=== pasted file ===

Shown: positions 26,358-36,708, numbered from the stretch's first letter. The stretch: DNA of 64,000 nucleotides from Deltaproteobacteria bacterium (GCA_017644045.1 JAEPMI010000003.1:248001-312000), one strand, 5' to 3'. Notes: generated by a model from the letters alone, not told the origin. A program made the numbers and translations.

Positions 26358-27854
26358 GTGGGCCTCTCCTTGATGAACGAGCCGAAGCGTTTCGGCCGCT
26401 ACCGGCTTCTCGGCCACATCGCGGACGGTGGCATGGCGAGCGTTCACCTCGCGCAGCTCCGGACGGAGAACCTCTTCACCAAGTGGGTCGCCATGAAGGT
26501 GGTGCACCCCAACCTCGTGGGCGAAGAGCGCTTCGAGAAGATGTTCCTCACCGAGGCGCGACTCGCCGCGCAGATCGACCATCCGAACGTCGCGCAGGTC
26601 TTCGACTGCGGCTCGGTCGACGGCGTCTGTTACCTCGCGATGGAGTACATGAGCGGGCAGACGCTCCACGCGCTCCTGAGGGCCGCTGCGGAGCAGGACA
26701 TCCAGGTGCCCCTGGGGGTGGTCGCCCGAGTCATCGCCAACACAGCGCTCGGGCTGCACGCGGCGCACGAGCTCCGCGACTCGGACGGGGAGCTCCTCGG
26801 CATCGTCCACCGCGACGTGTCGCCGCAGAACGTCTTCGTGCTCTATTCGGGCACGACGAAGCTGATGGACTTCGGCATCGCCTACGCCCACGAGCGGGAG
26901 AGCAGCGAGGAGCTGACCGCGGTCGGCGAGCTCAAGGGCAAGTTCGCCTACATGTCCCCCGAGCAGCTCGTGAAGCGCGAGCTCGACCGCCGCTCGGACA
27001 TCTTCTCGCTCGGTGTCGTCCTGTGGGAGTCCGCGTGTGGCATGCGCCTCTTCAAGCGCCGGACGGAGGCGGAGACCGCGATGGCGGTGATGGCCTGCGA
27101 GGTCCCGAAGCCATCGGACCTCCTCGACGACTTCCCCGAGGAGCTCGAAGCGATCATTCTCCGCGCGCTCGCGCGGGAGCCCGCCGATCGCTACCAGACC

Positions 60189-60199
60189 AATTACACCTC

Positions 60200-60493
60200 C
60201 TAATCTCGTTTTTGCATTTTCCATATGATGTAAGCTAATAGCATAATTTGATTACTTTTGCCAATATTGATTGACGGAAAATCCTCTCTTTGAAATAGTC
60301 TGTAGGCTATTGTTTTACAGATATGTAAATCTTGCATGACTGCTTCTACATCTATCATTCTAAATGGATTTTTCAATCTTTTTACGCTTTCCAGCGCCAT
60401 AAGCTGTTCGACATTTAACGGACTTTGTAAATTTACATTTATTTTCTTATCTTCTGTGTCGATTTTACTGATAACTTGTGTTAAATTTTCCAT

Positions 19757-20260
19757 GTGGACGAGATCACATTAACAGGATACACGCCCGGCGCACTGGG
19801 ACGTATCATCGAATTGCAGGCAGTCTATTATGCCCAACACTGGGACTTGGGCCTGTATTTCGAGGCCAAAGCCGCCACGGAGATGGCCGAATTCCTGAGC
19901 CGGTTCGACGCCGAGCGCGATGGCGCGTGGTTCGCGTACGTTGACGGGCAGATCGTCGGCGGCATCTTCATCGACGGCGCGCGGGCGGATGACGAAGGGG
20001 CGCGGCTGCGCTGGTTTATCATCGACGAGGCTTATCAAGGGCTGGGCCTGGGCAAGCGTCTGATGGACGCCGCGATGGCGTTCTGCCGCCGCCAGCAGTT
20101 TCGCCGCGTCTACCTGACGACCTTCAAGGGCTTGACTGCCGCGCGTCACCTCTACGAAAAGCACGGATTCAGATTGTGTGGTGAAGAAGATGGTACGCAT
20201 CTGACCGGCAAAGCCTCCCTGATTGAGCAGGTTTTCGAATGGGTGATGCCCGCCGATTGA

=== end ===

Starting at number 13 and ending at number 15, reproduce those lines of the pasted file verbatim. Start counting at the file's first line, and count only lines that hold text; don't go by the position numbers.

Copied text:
60189 AATTACACCTC

Positions 60200-60493
60200 C